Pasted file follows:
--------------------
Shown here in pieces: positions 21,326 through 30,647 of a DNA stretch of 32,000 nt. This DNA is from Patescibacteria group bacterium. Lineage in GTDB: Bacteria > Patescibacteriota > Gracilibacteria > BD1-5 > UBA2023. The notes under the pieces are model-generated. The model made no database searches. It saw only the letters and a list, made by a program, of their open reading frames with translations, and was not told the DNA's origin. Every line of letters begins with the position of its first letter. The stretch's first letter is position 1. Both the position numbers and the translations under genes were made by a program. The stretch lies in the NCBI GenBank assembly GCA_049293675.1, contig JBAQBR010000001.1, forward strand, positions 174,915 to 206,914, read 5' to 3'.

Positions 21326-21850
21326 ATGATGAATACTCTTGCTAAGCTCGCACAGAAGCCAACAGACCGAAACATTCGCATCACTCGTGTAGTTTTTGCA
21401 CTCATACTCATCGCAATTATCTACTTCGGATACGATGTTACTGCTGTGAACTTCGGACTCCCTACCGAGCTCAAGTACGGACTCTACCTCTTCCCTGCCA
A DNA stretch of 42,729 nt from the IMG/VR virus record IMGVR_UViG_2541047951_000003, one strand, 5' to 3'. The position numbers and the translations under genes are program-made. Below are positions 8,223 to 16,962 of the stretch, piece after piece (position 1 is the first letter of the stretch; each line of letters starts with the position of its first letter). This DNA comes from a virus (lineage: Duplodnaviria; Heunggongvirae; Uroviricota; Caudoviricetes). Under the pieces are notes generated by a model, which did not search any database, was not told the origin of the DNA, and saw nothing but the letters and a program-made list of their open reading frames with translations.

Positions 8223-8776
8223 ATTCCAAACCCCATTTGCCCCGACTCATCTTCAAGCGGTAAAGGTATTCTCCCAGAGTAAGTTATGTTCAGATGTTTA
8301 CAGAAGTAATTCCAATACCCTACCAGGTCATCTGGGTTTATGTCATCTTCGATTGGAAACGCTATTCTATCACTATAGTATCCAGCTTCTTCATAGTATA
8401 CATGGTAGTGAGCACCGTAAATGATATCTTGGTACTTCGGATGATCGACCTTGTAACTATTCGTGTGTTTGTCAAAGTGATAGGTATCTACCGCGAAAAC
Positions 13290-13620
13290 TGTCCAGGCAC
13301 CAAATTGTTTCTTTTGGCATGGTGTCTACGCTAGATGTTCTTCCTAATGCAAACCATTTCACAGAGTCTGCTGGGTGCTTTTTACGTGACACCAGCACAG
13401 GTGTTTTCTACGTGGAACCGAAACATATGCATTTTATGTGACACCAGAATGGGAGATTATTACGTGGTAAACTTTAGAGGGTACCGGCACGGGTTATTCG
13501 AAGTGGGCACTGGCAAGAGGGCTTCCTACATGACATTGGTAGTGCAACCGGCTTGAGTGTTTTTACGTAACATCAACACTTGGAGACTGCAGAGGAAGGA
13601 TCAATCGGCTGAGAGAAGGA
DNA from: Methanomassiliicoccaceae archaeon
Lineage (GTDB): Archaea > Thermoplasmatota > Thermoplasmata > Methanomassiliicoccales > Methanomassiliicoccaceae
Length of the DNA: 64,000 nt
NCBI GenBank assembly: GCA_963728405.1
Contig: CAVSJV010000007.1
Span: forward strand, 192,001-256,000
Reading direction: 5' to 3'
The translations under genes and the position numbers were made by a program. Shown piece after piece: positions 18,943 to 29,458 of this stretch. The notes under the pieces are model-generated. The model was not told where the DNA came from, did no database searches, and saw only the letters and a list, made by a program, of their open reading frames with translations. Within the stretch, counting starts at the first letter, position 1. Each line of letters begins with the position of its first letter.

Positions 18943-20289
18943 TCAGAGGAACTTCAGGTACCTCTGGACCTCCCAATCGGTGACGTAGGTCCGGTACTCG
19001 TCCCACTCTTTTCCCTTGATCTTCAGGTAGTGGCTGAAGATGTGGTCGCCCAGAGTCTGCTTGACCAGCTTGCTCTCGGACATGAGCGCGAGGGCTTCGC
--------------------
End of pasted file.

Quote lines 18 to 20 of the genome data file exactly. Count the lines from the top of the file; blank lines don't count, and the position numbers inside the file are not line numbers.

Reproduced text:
Length of the DNA: 64,000 nt
NCBI GenBank assembly: GCA_963728405.1
Contig: CAVSJV010000007.1